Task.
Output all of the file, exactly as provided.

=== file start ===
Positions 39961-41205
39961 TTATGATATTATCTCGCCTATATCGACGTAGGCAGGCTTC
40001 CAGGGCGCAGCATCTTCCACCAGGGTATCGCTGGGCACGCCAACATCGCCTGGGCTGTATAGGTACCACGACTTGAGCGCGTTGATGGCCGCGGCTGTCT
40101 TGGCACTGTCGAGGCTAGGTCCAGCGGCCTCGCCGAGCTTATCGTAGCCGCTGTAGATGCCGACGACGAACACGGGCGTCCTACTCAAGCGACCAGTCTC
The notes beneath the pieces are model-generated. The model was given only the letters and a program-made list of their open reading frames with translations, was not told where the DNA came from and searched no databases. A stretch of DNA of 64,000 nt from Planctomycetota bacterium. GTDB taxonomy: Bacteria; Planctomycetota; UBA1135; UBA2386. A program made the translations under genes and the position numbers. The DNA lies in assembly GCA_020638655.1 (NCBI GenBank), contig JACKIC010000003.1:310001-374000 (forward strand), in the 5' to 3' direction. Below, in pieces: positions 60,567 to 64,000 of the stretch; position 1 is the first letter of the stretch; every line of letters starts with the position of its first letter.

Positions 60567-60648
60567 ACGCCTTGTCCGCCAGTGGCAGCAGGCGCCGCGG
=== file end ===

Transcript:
Positions 39961-41205
39961 TTATGATATTATCTCGCCTATATCGACGTAGGCAGGCTTC
40001 CAGGGCGCAGCATCTTCCACCAGGGTATCGCTGGGCACGCCAACATCGCCTGGGCTGTATAGGTACCACGACTTGAGCGCGTTGATGGCCGCGGCTGTCT
40101 TGGCACTGTCGAGGCTAGGTCCAGCGGCCTCGCCGAGCTTATCGTAGCCGCTGTAGATGCCGACGACGAACACGGGCGTCCTACTCAAGCGACCAGTCTC
The notes beneath the pieces are model-generated. The model was given only the letters and a program-made list of their open reading frames with translations, was not told where the DNA came from and searched no databases. A stretch of DNA of 64,000 nt from Planctomycetota bacterium. GTDB taxonomy: Bacteria; Planctomycetota; UBA1135; UBA2386. A program made the translations under genes and the position numbers. The DNA lies in assembly GCA_020638655.1 (NCBI GenBank), contig JACKIC010000003.1:310001-374000 (forward strand), in the 5' to 3' direction. Below, in pieces: positions 60,567 to 64,000 of the stretch; position 1 is the first letter of the stretch; every line of letters starts with the position of its first letter.

Positions 60567-60648
60567 ACGCCTTGTCCGCCAGTGGCAGCAGGCGCCGCGG